Irving Asher lays the first foundation stone in 1934.
Research compiled and written by Malcolm Newnam between April 1995 and February 1996. Malcolm worked for Thames Television at Teddington Studios, after leaving the company he moved to Sussex, and later to Wales where he died in October, 2000.©
During the first half of 1912, W.P. Kellino, a member of the theatrical acrobatic group ‘The Flying Kellinos’ took a walk along the towpath between Richmond and Teddington Lock. Crossing to the south of the Thames he found Weir House. It stood in about three and a half acres of wooded grounds. Not long after, Kellino founded his company Ec-Ko films, using the Weir House grounds for the production of short comedy subjects lasting around five minutes. These usually featured ‘The Brothers Egbert’ and Sam T. Poluski. Ec-Ko was a moderately successful company, their first efforts appearing in October 1912. Production continued for the next few years but by 1915 it had tailed off and Kellino changed the name from Ec-Ko to Homeland on moving to studio space on the south side of Kew Bridge. Master Films, the next company to use Weir House, had previously used a studio at Esher on the Portsmouth Road.
By this time a single glasshouse building had been constructed at Weir House – the first enclosed stage at Teddington. It measured 60ft by 40ft and was equipped with Moy and Debrie cameras, Westminster arcs being employed for lighting. Master Films was the first company to produce full length feature films at Teddington. From about 1916-1922 they had a fairly large output, short films also being included with the features. Among the latter were Daniel Deronda (1921) starring Clive Brook and Corinthian Jack (1921) with Victor McLaglan and Warwick Ward. Many of the productions were directed by Percy Nash, others by Edwin J. Collins. For the most part production was cheap and careless with reviews complaining of horizons that swayed in unison with boat decks. Master’s output diminished in 1923 and by late 1925 the company had been liquidated. Other companies using the studio during Master’s tenure were Artistic and H.B. Parkinson.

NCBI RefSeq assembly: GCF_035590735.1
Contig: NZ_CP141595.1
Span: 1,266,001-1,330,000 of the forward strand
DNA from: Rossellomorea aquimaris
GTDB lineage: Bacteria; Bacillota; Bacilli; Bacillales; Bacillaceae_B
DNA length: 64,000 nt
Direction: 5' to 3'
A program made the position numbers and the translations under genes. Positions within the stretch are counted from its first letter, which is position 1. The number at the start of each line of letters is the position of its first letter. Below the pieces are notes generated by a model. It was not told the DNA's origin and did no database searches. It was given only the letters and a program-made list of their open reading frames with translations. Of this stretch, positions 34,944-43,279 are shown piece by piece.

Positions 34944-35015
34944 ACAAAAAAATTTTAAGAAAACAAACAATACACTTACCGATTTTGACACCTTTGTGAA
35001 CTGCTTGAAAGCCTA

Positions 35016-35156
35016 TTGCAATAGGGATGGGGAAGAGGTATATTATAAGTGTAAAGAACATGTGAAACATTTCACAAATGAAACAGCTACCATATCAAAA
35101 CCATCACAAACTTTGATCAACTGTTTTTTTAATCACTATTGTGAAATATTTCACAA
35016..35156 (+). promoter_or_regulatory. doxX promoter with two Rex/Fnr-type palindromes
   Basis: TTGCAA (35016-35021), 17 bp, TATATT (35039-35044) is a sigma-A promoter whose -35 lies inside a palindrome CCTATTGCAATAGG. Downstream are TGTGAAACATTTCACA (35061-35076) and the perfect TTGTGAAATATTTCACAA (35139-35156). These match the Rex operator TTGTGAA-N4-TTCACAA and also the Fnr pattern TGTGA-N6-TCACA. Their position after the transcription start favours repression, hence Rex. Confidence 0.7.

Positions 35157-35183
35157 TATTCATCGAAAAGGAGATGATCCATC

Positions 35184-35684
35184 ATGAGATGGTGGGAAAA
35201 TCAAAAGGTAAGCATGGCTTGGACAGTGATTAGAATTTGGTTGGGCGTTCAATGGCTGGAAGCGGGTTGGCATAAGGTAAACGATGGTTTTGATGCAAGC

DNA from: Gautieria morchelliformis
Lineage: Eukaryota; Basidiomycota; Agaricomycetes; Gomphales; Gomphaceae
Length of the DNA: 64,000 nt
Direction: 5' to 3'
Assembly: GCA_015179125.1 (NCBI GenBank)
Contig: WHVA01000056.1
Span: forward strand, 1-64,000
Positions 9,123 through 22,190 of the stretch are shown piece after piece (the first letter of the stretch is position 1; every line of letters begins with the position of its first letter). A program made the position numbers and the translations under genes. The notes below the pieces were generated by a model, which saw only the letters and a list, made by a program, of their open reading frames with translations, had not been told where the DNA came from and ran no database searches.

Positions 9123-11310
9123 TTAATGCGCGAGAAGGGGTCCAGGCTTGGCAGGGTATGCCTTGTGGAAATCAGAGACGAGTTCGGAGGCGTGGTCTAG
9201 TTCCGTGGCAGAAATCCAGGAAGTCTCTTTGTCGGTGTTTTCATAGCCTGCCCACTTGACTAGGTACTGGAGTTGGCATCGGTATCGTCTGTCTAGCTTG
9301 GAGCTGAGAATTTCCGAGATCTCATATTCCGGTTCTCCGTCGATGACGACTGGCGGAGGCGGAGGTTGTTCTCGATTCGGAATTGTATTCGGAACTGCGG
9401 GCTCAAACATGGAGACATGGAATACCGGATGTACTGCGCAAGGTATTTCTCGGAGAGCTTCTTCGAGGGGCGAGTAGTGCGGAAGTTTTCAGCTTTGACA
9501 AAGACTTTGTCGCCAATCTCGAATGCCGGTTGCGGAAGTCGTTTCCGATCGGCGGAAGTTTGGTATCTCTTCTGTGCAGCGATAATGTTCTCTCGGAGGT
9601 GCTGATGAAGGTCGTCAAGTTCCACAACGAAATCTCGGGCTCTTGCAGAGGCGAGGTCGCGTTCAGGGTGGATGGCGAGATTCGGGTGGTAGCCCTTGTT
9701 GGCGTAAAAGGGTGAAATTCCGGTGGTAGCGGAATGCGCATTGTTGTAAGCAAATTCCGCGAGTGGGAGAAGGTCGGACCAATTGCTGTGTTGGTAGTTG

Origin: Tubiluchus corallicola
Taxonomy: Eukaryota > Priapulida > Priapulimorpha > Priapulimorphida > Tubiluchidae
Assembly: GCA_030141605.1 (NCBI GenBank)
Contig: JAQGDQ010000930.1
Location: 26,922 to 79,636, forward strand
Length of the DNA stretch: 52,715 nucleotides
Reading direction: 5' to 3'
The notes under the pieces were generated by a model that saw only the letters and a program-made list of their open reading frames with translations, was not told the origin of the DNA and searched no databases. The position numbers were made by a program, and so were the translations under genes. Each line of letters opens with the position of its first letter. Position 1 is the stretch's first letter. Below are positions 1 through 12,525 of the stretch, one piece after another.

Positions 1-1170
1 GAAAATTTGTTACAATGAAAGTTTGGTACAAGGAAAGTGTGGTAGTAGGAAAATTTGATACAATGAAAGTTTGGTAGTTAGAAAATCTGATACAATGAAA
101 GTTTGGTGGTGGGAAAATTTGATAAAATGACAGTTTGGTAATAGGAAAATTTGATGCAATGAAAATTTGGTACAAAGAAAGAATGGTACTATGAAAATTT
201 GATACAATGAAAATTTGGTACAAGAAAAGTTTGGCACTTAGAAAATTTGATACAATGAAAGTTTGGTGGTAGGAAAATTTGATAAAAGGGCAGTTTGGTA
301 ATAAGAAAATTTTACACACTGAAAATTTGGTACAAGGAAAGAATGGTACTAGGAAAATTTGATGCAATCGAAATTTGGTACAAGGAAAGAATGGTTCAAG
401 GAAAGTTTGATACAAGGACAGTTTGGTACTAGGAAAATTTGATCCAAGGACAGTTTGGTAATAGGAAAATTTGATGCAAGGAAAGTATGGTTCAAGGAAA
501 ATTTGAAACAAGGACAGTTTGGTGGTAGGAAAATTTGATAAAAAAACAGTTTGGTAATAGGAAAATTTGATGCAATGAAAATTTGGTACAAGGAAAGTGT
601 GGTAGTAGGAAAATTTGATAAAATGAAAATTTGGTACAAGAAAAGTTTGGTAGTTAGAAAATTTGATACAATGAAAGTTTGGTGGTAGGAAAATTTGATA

By 1924 film production in Britain had dropped to its lowest point. With the demise of Master there was only a meagre output from Teddington for the rest of the 1920′s. Carlton Films made An Obvious Situation (1929) and was the last film made at Teddington in the twenties. Carlton was a company formed by an Italian, Guarino G. Glavany, who directed the film. It was first shown, with sound on disc in October 1930. The distributors were Warner Brothers. In October 1929 the Teddington studio was partly destroyed by fire and was to remain dormant until the advent of sound film. In the meantime the 1927 quota legislation had been framed and finally came into force on April 1st 1928. This meant that British film footage, starting at 5% and going up in annual stages to reach 20% in 1935, must be screened in British cinemas. The quota act was to run for ten years, and this, together with the coming of sound, was to have a profound effect on the Teddington studio site and the rest of the British film industry.